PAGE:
What is ‘software as a service’?
Chris Brunsdon, founder and CEO of Tommy Trinder, explains how buying software has moved on, and why it’s a game-changer for window installers.
Historically you needed a bag of cash and nerves of steel to invest in decent quoting software in our industry.
You’d have to stump up £thousands upfront, only to be faced with the trauma of getting it installed and configured, then the rigmarole of training and getting people to actually use it. And even then, you’d find yourself paying for updates forever and a day.
To manage all this on top of the day job of selling and fitting windows was beyond most smaller window firms. We just felt there had to be a better way.
Supplying software tools on a subscription basis (commonly known as ‘software as a service’, or SaaS for short) is nothing new. SaaS is big business in the UK and the market for software delivered over the internet for a monthly fee is expanding rapidly.
By 2025 the global spend on SaaS products is predicted to grow by a further $100 billion. But aside from saving on upfront investment, what other benefits does SaaS bring to the glazing industry?
Speed is key. With no complicated set up, the time to get going with SaaS products is so quick. Even if you’re not tech savvy, we can have you selling with Framepoint within the hour. In their first month with us, many subscribers report a saving of around 30 hours on quoting. That can be a game changer in a buoyant market when there are not enough hours in the day.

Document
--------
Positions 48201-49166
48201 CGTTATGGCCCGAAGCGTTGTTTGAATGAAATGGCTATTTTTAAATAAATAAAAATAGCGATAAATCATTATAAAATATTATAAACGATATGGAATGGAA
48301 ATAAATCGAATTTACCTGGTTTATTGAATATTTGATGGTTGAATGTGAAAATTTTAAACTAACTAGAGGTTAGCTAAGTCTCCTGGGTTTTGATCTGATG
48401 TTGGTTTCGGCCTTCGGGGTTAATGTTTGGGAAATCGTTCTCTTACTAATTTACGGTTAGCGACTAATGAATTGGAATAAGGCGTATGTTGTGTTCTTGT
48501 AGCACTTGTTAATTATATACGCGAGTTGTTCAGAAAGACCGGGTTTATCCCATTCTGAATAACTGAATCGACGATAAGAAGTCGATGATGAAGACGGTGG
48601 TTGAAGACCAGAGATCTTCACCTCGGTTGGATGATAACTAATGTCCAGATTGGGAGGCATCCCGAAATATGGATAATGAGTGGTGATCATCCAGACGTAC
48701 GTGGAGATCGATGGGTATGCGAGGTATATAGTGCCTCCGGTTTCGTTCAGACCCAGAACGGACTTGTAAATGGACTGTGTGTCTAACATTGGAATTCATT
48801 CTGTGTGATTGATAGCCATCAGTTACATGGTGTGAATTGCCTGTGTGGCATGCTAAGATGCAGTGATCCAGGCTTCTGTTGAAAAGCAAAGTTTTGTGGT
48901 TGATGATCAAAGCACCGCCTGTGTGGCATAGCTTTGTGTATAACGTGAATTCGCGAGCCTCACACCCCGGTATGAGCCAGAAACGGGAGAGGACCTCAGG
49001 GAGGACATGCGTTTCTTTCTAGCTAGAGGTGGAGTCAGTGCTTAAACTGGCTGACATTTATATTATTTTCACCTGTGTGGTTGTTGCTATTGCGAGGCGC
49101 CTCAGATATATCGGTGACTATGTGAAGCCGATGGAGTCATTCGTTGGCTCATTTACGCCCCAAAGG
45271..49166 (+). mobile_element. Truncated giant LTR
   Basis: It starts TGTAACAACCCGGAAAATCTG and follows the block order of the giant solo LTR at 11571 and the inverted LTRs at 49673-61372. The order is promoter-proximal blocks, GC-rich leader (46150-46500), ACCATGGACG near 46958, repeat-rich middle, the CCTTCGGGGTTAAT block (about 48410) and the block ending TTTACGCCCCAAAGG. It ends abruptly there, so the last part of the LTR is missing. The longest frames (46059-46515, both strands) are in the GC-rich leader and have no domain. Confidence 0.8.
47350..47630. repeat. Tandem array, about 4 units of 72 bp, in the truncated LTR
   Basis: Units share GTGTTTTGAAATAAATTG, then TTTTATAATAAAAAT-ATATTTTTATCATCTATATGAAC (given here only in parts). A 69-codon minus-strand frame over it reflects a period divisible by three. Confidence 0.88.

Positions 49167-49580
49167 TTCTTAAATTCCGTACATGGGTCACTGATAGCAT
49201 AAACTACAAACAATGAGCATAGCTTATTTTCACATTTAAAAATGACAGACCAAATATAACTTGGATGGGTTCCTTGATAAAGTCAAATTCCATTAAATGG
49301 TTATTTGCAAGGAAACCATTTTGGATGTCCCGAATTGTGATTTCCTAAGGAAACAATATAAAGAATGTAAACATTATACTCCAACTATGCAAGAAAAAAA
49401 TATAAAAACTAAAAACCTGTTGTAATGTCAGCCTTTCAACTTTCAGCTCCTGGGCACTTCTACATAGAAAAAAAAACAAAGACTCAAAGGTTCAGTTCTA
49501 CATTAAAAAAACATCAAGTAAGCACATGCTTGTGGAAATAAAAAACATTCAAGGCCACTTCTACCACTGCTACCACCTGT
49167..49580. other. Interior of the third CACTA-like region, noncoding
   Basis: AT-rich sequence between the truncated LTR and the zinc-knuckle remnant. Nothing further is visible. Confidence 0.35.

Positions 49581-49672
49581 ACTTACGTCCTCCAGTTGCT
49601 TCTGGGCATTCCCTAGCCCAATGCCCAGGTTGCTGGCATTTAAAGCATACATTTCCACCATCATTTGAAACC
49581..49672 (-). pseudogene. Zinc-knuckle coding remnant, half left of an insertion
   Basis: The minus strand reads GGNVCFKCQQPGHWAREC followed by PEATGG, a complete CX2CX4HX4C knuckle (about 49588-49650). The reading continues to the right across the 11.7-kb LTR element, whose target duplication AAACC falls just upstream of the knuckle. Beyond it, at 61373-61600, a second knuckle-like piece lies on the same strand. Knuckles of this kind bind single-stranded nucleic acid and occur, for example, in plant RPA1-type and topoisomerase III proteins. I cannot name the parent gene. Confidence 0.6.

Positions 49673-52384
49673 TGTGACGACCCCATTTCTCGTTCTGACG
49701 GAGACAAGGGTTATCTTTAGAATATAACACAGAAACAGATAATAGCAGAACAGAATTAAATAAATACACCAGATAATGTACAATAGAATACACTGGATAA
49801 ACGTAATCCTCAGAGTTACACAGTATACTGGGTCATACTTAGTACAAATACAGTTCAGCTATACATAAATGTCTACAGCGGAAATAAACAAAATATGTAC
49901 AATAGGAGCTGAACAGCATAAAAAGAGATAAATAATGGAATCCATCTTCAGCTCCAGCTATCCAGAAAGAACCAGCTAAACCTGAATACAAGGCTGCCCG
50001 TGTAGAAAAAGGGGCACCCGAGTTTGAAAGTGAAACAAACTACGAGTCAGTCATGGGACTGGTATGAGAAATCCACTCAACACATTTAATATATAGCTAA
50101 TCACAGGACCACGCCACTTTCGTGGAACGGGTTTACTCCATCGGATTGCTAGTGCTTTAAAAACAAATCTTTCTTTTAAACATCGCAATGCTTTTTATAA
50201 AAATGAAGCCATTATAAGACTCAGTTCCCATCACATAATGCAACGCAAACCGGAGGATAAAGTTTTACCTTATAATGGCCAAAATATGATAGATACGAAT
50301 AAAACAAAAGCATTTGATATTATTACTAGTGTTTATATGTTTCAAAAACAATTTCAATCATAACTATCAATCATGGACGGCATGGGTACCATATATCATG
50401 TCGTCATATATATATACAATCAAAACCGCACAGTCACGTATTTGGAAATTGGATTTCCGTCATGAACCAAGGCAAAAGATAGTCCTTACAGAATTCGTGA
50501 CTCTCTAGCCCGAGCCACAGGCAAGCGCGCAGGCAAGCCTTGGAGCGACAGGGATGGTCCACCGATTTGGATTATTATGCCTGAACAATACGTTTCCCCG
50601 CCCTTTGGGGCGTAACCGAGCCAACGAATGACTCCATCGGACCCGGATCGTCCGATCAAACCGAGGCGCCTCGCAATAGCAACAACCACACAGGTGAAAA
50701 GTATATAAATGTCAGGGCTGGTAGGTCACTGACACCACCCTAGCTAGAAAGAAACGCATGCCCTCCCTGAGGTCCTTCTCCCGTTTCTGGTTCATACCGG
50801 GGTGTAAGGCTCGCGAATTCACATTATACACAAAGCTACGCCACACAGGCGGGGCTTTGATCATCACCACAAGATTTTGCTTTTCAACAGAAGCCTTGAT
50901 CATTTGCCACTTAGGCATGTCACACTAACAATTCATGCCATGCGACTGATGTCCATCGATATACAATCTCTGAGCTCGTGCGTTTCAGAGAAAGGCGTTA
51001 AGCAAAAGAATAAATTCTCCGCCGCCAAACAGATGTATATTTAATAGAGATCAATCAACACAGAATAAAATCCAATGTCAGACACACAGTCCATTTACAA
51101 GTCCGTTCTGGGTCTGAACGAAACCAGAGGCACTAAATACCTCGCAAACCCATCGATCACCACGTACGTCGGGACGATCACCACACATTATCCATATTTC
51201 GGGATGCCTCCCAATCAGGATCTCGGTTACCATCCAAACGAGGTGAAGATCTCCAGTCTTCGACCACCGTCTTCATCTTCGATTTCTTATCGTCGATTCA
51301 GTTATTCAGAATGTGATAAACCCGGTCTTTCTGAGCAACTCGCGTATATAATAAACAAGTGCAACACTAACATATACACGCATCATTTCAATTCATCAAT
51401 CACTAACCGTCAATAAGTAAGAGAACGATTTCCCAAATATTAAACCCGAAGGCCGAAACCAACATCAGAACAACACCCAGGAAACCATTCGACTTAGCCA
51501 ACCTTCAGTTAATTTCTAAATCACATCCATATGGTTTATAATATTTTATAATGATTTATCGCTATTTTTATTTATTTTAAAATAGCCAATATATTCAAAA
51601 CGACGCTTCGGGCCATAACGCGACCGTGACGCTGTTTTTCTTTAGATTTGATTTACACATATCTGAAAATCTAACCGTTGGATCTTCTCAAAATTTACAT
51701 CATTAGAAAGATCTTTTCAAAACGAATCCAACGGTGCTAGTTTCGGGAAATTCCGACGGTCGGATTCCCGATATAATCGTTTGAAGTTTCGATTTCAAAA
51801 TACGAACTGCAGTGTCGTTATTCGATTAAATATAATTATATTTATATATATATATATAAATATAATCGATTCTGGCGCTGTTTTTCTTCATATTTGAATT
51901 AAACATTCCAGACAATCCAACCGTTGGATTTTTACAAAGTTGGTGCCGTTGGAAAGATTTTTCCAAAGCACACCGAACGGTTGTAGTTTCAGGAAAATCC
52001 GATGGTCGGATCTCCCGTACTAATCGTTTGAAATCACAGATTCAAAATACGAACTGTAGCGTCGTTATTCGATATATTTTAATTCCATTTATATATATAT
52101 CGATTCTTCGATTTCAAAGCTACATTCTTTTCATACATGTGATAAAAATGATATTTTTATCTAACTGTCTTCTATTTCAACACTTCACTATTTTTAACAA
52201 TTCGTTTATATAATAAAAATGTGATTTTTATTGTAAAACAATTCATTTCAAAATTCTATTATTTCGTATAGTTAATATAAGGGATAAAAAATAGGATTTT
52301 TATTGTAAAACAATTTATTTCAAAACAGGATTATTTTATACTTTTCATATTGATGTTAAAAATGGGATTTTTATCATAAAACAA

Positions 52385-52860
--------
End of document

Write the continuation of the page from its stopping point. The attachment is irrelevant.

An emphasis on ease of use, driven by the fact that customers can give up and walk away anytime, is a common feature of SaaS.
In SaaS businesses, the responsibility for getting users to love the software remains with the software creator. If the product is not easy to use and quick to add value, customers are free to walk, and they will.
This hard truth has driven Tommy Trinder to invest heavily in designing an interface that is as user-friendly as possible; windows and doors can be free sketched on Framepoint, just like drawing on a pad. You can point and touch to show off different colours, ironmongery and glass, and with one tap you can overlay designs onto a photo of your client’s house.
One of our clients said: “If you can use an Etch A Sketch you can use Framepoint.”
Updates and product development are another weapon that SaaS businesses use to hold on to customers. New features that make a subscriber’s life easier need to be shipped regularly to retain and excite clients.
You really need to listen to installers. They are at the sharp end, and want tools that work in the real world. Last month, by popular demand, we shipped our Magic Paintbrush feature, for instance. This allows subscribers to re-colour all items in a quote, in one click, and instantly see the results on the elevation. A simple device that wows customers and saves hours.
But doesn’t the prospect of customer’s cancelling at any time, make for a stressful existence?
Personally, I love the challenge. Every month I have to create so much value that all my customers want to renew, and a load more want to join. It definitely makes for a dynamic and exciting business.